Argentinian FM refuses to address 'bomb probe' report

"According to the Torah, the victim does not have to prove his innocence," Timerman responds to report of deal with Iran to stop terror investigation.

April 4, 2011 14:04
3 minute read.
Argentinian FM Hector Timerman

Hector Timerman 311. (photo credit: REUTERS)


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Argentinean Foreign Minister Hector Timerman agitatedly danced around a report his country had offered to drop probes into the bombing of Jewish targets in exchange for improving financial ties with Iran, telling a press conference in Jerusalem on Monday that he did not have to answer questions not based in reality.

Referring to his father Jacobo Timerman, who was imprisoned and tortured in Argentina in the late 1970s, the foreign minister said that just as his father refused to answer questions in prison about when Israel would invade Patagonia, so too there was no need for him to answer the allegation that appeared last week in the Argentinean press.

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Timerman made his remarks at a joint press conference with Foreign Minister Avigdor Lieberman.

Last week, the Argentinean paper Perfil reported that Argentina was willing to stop investigating the bombings of Jewish targets there in the 1990s in return for improved economic ties with Iran.

“According to the Torah,” said Timerman, who is Jewish, “the person who accuses has to bring evidence. It is not the victim who has to prove his innocence. I will not answer the question.”

He then, however, said that the story itself made no sense, because it was based on a cable from the Iranian intelligence services claiming that he said at a meeting with Syrian President Bashar Assad in Damascus that Argentina would be willing to drop the probe in exchange for stronger economic ties.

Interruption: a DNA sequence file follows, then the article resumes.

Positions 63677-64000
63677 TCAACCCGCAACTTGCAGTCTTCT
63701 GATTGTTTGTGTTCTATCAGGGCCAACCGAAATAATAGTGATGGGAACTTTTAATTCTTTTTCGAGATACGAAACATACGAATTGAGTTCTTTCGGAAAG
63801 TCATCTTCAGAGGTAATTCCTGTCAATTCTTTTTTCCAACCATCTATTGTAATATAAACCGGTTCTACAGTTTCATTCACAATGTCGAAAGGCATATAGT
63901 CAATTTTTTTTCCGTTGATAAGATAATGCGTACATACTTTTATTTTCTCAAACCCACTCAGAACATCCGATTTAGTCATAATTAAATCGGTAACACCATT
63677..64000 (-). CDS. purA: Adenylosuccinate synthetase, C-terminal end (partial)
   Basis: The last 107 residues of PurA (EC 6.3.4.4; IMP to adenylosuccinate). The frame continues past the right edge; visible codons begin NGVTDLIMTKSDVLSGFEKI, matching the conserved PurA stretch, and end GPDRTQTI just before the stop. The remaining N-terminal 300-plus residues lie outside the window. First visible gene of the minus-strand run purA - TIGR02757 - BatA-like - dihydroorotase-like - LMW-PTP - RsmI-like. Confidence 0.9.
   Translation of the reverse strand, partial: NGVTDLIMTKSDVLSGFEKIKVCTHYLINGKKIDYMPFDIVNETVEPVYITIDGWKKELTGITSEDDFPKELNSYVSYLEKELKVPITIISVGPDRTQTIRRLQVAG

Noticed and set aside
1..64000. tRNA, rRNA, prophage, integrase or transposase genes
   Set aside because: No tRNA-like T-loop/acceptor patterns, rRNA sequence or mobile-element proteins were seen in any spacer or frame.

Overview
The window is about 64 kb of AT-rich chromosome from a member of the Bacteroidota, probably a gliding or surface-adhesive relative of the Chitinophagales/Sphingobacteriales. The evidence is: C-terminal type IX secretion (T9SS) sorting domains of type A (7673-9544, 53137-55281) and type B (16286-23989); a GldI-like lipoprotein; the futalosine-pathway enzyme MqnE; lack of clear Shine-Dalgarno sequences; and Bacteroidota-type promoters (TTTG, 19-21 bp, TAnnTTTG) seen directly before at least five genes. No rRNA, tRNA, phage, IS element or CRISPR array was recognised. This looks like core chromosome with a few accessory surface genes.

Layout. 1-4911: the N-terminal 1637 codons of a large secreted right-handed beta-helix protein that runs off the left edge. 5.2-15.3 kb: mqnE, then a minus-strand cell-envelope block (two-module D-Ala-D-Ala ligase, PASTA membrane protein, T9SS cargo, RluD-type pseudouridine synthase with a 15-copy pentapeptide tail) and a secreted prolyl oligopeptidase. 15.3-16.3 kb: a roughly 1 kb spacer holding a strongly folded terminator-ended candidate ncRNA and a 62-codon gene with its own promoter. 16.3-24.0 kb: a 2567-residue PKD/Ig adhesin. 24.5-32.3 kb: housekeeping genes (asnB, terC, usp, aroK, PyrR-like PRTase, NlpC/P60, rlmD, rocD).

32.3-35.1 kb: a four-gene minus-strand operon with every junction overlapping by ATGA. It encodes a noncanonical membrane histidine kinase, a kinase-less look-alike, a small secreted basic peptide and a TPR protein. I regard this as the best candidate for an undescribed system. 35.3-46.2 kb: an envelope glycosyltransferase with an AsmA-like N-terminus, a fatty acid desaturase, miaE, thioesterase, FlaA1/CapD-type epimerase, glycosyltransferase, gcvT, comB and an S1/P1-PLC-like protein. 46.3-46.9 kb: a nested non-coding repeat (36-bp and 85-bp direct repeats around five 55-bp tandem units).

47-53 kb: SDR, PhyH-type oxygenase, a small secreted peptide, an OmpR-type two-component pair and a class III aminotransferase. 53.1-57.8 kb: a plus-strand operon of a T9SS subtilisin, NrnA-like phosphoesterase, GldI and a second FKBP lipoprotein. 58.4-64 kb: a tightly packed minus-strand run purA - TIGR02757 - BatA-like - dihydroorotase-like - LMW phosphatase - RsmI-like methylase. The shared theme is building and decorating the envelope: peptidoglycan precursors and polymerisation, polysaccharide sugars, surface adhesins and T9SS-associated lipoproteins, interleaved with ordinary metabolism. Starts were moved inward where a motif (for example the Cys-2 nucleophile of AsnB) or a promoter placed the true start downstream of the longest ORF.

“If I am asking the president of Syria to do a favor to Iran, why does the Iranian intelligence service need to be the one to find out?” he said.

Furthermore, Timerman said, Argentina did not need to improve economic ties with Iran since “there is no problem of trade with Iran. What kind of economic benefit am I going to get?

“So you see why I refuse to answer? Because it is the invasion of Patagonia; there is no need.”

Shortly after the report appeared some 10 days ago, Israel’s ambassador asked the Argentinean Foreign Ministry for clarifications, but did not receive any official response. Instead, Israel heard through unofficial channels that Timerman said he would not dignify the report with a comment, and that he did not have to give a third country an accounting of Argentina’s relations with other countries.

Timerman’s comments Monday were his first public remarks on the matter.

Argentina, he said, has – and will continue – to do everything to find those responsible for the 1992 bombing of the Israeli Embassy and the 1994 attack on the AMIA Jewish center building in Buenos Aires, that together left 114 people dead and hundreds more wounded.

“We are the only country in the world who has brought evidence against several [members] of the Iranian government. We presented that evidence to Interpol, and Interpol was satisfied enough to issue red cards and order the arrests,” he said, referring to warrants issued against high-level Iranians, including current Defense Minister Ahmad Vahidi.

“We don’t talk about international terrorism, we act.”

Timerman said Argentina, which has been probing the bombings now for almost 20 years, “acts against international terrorism within international law, and respect for human rights. We don’t seek revenge, we seek justice.

“When you seek justice,” he said, “the thing you can do is investigate and bring charges. This is not about words, but about deeds.

“We have suffered from international terrorism in Argentina, and we have suffered from state terrorism,” he said. “We never, never forget about the victims.

“The behavior of Argentina is not something that can be challenged seriously, because we have done more than any other country in the world. We don’t need to bomb a country in order to show we are against international terrorism. We will never violate international law,” he said.

Timerman, when asked, said Lieberman did not ask for a clarification about the matter.

This is Timerman’s first visit to Israel since becoming foreign minister last June. He is scheduled to meet Prime Minister Binyamin Netanyahu on Tuesday.

Timerman’s father was a Jewish journalist and publisher imprisoned and tortured during Argentina’s Dirty War from 1976-1983. After his release from prison in 1979, Timerman was exiled and immigrated to Israel, where he became a caustic left-wing critic of the government’s policies. He returned to Argentina in 1984.

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